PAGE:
Recently proposed legislation in the U.S. House of Representatives would require FERC to revise its review process for proposed natural gas pipeline expansion projects to include additional analysis of cumulative impacts in a single region or State and extended environmental monitoring.  While this bill is unlikely to gain traction in the Republican-controlled House, it is indicative of an ongoing debate about the need for and environmental impacts of new pipeline construction, and the role of both federal and state regulators in reviewing and approving such projects—a debate that has attracted national attention in the wake of the Obama administration’s rejection of the Keystone XL project in late 2015.

The bill, proposed by Representative Bonnie Watson Coleman (D-NJ) as the” Safe and Accountable Federal Energy Review Pipelines Act of 2016,” would require that the existing FERC certificate process include, among other things:

  1. An evidentiary hearing on any contested issue of need or a cumulative review of planned infrastructure projects in a region, reviewing their necessity and impact relative to each other;
  2. In conjunction with current National Environmental Policy Act (NEPA) requirements for Environmental Impact Statements (EIS) preparation, an analysis of the cumulative impacts of other interstate natural gas pipeline projects located within the same state, as well as projects within 100 miles, that are approved or in the FERC pre-filing process within the same year or before the issuance of the draft EIS; and
  3. Monitoring of approved projects for five years to ensure agreed upon environmental mitigation steps have been fully implemented.

Pursuant to existing law, FERC already (1) conducts extensive public meetings and considers all written comments in determining whether to issue a certificate of public convenience and necessity; (2) reviews and analyzes whether there is a demonstrated commercial need for a proposed project and evaluates alternatives; and (3) conducts comprehensive environmental (and other) monitoring of certificated projects to ensure compliance with a certificate conditions.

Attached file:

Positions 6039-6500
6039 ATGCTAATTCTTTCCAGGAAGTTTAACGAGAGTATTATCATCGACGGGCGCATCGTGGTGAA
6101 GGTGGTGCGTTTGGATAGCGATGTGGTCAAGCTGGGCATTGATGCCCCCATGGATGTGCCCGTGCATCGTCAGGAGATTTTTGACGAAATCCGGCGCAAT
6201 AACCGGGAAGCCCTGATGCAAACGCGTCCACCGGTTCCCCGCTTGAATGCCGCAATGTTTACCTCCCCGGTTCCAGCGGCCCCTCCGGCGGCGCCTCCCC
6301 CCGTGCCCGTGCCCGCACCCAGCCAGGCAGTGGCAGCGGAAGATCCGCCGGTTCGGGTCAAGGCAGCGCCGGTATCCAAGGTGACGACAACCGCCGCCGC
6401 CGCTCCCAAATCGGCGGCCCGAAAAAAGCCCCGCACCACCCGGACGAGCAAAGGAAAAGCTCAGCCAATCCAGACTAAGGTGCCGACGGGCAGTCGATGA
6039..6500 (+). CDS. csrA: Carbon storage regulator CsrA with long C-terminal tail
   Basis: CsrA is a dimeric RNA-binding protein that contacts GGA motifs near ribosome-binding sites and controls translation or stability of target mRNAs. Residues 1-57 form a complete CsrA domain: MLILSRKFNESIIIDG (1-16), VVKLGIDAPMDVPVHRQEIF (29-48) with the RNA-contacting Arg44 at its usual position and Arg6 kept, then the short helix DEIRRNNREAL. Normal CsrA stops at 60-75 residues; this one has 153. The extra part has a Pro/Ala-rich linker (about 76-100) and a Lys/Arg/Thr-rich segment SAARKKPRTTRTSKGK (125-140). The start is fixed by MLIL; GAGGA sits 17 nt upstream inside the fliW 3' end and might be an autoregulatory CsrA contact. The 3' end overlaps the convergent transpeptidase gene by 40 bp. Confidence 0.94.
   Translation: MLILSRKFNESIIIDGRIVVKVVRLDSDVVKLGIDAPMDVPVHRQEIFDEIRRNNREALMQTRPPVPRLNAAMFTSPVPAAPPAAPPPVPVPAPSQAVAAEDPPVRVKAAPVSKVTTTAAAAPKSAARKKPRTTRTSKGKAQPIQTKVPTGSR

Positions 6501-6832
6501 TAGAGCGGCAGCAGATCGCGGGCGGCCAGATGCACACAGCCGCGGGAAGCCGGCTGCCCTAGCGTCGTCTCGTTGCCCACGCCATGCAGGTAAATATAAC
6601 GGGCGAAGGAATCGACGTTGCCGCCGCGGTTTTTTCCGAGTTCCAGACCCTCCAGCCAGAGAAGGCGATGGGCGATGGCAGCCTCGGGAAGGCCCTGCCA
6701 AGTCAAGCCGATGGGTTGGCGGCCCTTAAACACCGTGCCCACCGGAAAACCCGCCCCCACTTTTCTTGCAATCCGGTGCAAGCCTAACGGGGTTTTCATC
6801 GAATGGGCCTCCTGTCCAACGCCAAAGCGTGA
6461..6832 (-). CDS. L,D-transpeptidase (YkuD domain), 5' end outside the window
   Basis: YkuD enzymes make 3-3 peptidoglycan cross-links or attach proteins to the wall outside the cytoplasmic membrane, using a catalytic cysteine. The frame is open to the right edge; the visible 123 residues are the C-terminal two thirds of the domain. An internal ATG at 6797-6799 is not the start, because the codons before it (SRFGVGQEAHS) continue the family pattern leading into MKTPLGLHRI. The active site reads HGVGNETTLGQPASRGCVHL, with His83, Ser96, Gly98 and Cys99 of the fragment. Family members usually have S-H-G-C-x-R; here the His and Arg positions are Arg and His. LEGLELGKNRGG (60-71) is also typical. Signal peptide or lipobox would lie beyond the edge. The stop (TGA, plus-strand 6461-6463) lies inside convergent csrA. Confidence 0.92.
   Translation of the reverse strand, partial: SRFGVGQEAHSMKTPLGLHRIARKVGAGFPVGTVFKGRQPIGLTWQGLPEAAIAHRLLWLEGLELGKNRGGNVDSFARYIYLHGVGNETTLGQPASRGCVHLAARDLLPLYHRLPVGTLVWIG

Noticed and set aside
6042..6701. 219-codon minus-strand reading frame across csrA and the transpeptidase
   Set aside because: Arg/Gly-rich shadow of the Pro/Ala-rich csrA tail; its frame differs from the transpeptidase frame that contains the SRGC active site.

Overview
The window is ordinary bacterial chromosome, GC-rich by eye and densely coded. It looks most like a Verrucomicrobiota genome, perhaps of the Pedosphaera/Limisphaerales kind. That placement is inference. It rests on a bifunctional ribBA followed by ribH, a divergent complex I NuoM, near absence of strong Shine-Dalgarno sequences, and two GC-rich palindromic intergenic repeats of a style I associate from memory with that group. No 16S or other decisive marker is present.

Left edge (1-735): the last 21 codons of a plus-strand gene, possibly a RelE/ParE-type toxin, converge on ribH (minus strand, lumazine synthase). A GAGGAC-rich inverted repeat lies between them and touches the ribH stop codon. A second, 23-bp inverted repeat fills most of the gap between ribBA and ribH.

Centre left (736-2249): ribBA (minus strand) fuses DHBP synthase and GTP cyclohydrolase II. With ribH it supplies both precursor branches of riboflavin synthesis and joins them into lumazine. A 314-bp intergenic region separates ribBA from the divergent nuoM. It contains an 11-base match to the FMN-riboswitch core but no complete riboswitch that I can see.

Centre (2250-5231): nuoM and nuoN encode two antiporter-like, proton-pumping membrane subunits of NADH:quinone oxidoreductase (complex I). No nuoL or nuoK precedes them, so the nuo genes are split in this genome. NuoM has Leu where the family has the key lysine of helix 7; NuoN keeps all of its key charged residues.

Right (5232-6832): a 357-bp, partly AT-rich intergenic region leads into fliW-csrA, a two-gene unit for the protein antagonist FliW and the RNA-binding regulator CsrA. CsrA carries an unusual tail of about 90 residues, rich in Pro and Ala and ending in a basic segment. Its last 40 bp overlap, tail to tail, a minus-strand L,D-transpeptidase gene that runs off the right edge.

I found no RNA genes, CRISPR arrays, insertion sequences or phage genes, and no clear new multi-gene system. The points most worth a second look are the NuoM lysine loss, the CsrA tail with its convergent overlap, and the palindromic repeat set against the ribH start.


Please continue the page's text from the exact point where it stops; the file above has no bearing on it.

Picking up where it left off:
State-level politicians and regulators have made similar efforts recently to control, slow, or restrict the expansion of pipeline infrastructure within their jurisdictions.  In Georgia, for example, the State legislature passed a temporary moratorium on permit issuance and the exercise of eminent domain for new liquid pipeline construction while a State committee examines impacts associated with pipeline siting, construction, and operation.  Meanwhile, the New York Attorney General has repeatedly expressed  his opposition to the FERC-certificated Constitution Pipeline project, prompting the New York environmental protection agency to deny the project’s application for a water quality certification under the Clean Water Act (effectively stopping the project until litigation over this denial has concluded).  In addition, the Massachusetts Senate recently approved two anti-pipeline bills, one that would prevent electric utilities from billing ratepayers to pay for gas pipeline expansions that would serve gas-fired power plants and another that would prohibit construction of new pipelines within 1,000 feet of a residential neighborhood, school, or senior center.

These efforts stand in stark contrast to existing federal laws that are intended to facilitate natural gas pipeline construction.  The Energy Policy Act of 2005, for example, made several amendments to the federal Natural Gas Act to expedite approvals for natural gas projects—including designating FERC as the lead agency for coordinating federal approvals and NEPA compliance, requiring FERC to establish a schedule to ensure “expeditious completion” of all federal authorizations, and providing for streamlined reviews of any state or federal agency authorizations issued or withheld for natural gas projects in the federal Circuit Courts of Appeals.  15 U.S.C. §§ 717n; 717r.  The Fixing America’s Surface Transportation (FAST) Act, which became law in December 2015, similarly creates a mechanism for coordinated environmental review and permitting of certain energy projects in accordance with deadlines and a timetable set by a lead agency.

Transportation of oil and natural gas by pipeline continues to be the safest mode of transportation as compared to truck, rail, and barge.  Further, the Energy Information Administration estimates that oil and natural gas will supply 60% of U.S. energy needs by 2040.  FERC has commented on existing capacity constraints, including in New England, New York and the Mid Atlantic.  Opposition to new pipeline construction threatens the ability of planned projects to lessen these constraints and safely transport U.S. supply to consumers.